Is SONGS OF THE EARTH young adult (YA)?
No. There are some coming-of-age themes in the story in the sense that the protagonist is a young man from an unworldly background finding out what he stands for, falling in love, being tested physically and mentally, but it was written for an adult audience.
Content warnings/are your books ‘clean’?
SONGS OF THE EARTH: features two scenes of sexual intimacy, one very brief, the other less so, but both are consensual and less graphic than you would find in a romance novel.
TRINITY RISING: features two short incidents of sexual activity with dubious consent, and a longer flashback of consensual sex.
THE RAVEN’S SHADOW: features one scene of non-consensual sexual touching.
THE DRAGON HOUSE: features some profanity. I will update this when the text is finalised for publication.
Do you have a writing routine?
Not really. In truth, I’m always writing. Sometimes on the computer, sometimes on random scraps of paper, sometimes in my head whilst pulling weeds or washing the dishes. I think that continuity, the constant percolation of ideas, is more important than being sat at my desk at 9am every day, churning out a thousand words, then clocking off. I can’t work like that. Yes, it’s my job, but I lack the discipline to be able to switch in and out of writing mode to a schedule. As a result, it’s not uncommon for me to do nothing one day apart from a little light editing, and the next day stay up well into the small hours typing furiously to keep up with the words pouring out of me.
So how long does it take you to write the first draft of a book?
There’s no such thing, for me. Or at least, not in the sense that most writers seem to refer to a first draft. I just write, moulding the story as I go. I can’t fix my eyes on the finish line and just bash through, then start again at the beginning with the finessing. It’s a very organic process for me, so a given manuscript is at any one point first draft, final draft, and all the points in between, all at the same time.
Let me add, though, that when I think I am finished, I do sit down and do a final edit, from page one, just to make sure!
Not big on planning, huh?
No. I have an idea of where the story’s going, beginning and end and some key points in between, but mostly it evolves. Occasionally in directions I didn’t expect. I put that down to a normal side-effect of having natural, credible characters. Put them together, get them sparking off each other, and occasionally they will come up with something far more interesting to do than obey the author. The swines.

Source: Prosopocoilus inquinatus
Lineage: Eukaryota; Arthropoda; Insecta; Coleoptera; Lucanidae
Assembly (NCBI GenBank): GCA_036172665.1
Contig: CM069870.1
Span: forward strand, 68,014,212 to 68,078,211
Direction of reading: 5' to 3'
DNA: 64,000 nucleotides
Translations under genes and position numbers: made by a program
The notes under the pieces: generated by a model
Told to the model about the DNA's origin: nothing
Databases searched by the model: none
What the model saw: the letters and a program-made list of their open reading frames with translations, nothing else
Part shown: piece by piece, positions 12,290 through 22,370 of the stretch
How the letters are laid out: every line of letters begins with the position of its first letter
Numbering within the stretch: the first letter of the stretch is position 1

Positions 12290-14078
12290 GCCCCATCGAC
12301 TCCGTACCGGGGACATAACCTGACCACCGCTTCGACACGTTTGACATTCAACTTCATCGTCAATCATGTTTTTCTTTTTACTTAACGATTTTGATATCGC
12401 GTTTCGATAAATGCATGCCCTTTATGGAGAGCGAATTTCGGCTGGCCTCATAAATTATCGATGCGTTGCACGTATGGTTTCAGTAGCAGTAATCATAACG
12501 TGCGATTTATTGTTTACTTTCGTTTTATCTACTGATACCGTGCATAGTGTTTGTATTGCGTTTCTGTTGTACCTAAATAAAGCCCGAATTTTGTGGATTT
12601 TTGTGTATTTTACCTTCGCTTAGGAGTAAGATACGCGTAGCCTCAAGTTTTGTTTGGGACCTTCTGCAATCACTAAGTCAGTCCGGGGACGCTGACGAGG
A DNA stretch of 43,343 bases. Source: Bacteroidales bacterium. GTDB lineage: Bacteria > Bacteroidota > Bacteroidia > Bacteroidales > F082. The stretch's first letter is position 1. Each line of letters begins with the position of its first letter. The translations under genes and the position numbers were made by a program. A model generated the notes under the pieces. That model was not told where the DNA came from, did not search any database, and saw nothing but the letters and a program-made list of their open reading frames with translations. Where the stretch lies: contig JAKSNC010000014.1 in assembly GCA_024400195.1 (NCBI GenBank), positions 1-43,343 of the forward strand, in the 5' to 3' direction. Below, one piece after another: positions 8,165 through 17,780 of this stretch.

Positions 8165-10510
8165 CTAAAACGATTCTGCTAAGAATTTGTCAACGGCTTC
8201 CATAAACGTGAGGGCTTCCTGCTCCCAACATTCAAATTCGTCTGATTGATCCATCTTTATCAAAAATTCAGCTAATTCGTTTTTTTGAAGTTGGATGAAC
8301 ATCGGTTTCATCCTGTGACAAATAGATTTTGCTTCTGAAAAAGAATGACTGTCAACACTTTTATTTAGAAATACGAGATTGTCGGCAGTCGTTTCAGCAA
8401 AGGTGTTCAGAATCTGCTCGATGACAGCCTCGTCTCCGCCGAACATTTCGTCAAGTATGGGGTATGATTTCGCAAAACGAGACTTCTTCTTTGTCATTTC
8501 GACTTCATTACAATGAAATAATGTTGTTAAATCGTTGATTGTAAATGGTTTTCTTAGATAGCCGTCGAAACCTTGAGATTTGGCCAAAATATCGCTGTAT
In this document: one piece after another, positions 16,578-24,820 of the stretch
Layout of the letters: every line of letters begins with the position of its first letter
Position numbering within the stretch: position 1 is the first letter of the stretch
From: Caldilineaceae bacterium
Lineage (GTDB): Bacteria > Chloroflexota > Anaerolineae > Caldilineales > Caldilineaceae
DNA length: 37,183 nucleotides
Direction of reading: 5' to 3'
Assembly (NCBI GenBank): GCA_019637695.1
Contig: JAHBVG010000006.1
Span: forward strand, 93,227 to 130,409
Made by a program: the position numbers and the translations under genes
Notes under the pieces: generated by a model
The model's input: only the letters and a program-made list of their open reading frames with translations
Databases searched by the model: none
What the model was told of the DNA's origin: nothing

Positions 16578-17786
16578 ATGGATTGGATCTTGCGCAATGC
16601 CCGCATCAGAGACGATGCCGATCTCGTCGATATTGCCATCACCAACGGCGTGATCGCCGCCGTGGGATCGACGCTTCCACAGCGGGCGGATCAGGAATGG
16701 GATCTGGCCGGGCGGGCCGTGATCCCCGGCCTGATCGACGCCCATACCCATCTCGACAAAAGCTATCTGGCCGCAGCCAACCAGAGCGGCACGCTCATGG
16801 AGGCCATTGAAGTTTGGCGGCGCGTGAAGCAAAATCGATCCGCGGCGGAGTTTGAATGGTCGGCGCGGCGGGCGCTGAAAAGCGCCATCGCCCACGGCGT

Do you consider your characters to be real people?
Of course. I have to. Otherwise I’m listening to voices in my head and there’s a special name for people like that.
What about your influences?
Ha! Far too many to list. I’ve loved epic adventure and mythology since I was very small. Ivanhoe, the twelve labours of Hercules, King Arthur and the Knights of the Round Table, Beowulf. Susan Cooper’s The Dark Is Rising sequence had a profound impact on me as a kid, as did Alan Garner’s The Stone Quartet. Guy Gavriel Kay’s The Fionavar Tapestry trilogy. More recently, I’m a fan of Robert Holdstock, Tad Williams (especially Memory, Sorrow and Thorn), Pat Rothfuss and Joe Abercrombie.
Would you like to see The Wild Hunt made into movies?
Well, I’m waiting on a phone call from Peter Jackson…
Seriously? Yes and no. Yes because I’d love to see if a director could match on film the scope of the story in my head. Yes because I’ve been told I write very visually, and I do “see” the story unfolding like a movie being projected onto the back of my eyeballs – I even see scene changes on paper like scene changes in a film. And no because I don’t want to see a director not match on film the scope of the story in my head.
If someone could decant my brain, squeeze the story out of it and turn it into a movie that exactly matched my vision, I would be ecstatic, but that’s not going to happen, is it?
So I shouldn’t ask you who you think should play Gair in the film of Songs of the Earth then?
Probably not. Besides, I wouldn’t have a clue. It would have to be someone young enough to pass for 22, but not a pretty-boy. Gair’s not a pretty-boy.
Since we’re on the subject of characters, do you have any favourites?
I will always be deeply fond of Aysha. She was the one who could say to your face all the smart comebacks us mere mortals never think of until fifteen minutes after the argument’s been lost. Gair too, obviously – I want to say sorry to him for all the shit I’ve put him through. And Savin, for his wardrobe. There’s something about a man in a deep purple silk shirt…